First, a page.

Hearing the diagnosis of cancer is like being suddenly thrown and held underwater. At first, you come up for air in frantic sputters. You flail. You are desperate for help. If you are lucky, you receive a life vest or ring, or some kind soul/s swim out to keep you afloat. You can rest, then. Backfloat. Look at the sun. This small, watery world becomes swimming, becomes wait.
The thing is this: it is permanent. You can never fully leave the cancer sea. Despite the stories of full remission, which are wonderful and true, and my hope is to be among them, cancer does return. In many cases it becomes a long-term disease, resisted for many years. Sometimes it is fatal. Sometimes it never returns. Why are there such varying outcomes? Like so many cancer factors, the answers are complex. A person’s health condition at diagnosis makes a big difference. Comorbidities (and I dislike that term) such as diabetes, smoking, and high blood pressure can impact outcomes. Some cancers are highly aggressive and fast-moving, some are slow and pokey. Genetic mutations play a role, as do age, gender, weight, race (unfortunately, and equity of care is a huge issue), tumor size, and stage of diagnosis.
But the fear of cancer’s return haunts me. Each new ache, each pain, can turn into a dark spiral of imagined lethalities. There’s a term for this long-term cancer worry: Damocles’ Sword Syndrome. In the original story, young Damocles admires the wealth and “luck” of King Dionysus of Syracuse. To teach a lesson, Dionysus allows Damocles to sit on the throne, giving him all of his riches. But over Damocles’ head is a sword, hanging by a single horse hair. A single hair. Damocles cannot enjoy the opulence, the power, and the bright wealth around him, as he worries and worries about the sharp and dangling and weighty weapon.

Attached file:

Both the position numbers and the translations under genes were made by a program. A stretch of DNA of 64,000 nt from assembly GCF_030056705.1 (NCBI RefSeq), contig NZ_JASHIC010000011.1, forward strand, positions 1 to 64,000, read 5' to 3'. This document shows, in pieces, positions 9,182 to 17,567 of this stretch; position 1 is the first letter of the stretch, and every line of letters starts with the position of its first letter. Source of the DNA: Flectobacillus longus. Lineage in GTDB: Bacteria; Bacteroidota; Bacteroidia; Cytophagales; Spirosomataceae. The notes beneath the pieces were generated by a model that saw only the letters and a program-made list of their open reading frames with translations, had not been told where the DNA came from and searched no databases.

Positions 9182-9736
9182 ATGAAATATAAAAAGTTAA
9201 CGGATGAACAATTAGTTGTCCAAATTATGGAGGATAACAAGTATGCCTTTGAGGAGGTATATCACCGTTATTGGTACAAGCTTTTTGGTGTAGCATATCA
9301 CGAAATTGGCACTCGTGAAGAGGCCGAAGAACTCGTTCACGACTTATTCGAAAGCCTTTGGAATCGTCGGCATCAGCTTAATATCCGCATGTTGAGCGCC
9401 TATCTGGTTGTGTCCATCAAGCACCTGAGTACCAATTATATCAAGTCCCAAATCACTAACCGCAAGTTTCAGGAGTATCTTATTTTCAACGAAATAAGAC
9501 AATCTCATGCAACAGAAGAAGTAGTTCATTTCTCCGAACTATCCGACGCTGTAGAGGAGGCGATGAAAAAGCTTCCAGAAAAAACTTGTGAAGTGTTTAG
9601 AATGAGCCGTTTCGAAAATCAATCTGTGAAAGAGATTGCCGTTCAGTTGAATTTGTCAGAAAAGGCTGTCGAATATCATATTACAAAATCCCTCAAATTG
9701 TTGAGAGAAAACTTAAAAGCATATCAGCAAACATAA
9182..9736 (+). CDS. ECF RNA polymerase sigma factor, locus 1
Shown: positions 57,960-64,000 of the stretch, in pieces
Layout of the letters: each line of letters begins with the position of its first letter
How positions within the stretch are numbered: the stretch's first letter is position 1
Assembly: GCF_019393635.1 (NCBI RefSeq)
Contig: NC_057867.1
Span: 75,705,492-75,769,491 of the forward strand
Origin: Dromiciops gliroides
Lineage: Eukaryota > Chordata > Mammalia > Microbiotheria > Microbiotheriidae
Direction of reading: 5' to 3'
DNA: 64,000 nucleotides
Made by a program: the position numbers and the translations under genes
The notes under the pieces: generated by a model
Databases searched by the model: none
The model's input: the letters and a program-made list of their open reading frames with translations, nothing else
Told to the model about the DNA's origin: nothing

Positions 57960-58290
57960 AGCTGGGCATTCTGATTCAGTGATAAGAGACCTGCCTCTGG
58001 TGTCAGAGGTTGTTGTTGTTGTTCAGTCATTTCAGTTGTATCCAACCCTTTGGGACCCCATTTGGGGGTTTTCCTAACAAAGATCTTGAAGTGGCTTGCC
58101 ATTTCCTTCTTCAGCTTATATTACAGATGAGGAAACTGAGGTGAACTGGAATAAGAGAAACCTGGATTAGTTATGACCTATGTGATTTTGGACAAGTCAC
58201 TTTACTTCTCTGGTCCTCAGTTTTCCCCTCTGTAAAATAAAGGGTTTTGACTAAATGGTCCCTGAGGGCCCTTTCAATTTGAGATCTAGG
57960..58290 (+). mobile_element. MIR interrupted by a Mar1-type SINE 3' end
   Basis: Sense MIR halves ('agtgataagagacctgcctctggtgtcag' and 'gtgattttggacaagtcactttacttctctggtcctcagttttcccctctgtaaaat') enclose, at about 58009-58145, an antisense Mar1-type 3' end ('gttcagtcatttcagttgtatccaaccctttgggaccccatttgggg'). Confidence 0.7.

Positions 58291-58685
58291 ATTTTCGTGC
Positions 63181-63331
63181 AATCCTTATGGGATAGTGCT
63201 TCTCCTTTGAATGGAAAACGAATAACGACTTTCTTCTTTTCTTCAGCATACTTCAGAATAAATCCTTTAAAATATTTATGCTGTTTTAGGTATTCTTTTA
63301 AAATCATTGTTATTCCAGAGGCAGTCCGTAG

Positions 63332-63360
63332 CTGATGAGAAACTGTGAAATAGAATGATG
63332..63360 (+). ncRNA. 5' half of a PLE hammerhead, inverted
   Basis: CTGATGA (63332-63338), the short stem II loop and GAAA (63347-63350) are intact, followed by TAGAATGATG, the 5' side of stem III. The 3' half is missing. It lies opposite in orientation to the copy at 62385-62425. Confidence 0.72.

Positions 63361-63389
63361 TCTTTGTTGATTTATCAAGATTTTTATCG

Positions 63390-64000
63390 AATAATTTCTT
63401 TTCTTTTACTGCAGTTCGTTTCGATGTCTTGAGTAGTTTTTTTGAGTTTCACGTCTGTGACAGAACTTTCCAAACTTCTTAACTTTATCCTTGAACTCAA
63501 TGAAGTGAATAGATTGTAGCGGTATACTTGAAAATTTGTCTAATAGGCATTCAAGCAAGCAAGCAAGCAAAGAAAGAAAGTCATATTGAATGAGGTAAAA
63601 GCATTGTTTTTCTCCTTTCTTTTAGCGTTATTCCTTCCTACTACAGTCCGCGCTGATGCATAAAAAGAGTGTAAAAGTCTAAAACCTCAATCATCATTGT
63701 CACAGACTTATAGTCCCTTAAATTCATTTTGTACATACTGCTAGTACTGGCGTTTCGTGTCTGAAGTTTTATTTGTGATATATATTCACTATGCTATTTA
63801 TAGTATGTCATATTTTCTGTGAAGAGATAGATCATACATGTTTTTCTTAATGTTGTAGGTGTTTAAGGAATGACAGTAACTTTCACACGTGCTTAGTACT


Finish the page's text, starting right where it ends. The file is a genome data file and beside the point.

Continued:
Cancer survivorship has its own sword, its own hair. Remission – and health – are a sure relief and wonder. It’s where I live now, not on a throne but a kitchen chair. Each day involves a series of routines which include physical therapy, meditation and writing, among others – that helps ground me in this day. But – and there is always that caveat, you can’t fully release, for always there is and yet or but or for now, and that is the crux of this, isn’t it? which is how do I go on? – there is the anxiety of a single “hair” – a scan, an ache, another lump – that lurks. The hair. It’s there. You just have to look up.
So, what to do? I have no easy answers. I have gone to support groups, have asked for help as needed. Understand the impact of this process on people around you, and let them talk about it. Also helpful: not talking. It helps to go hiking or to the mall. Writing helps. Exercise helps. Forgetting helps. Focusing on the garden or the trees or the dog or cat, making a meal. Somehow it helps to re-notice the love in ordinary living, the basic goodness of going on. This table, for instance. These chairs.
Not much wisdom here, I’m afraid. And here’s the truth: I am afraid. But here I sit, on this basic wooden chair, and am learning to practice living with both each day’s opulence and cancer’s sharp glint.
And a single hair.
Love, wobbling, out.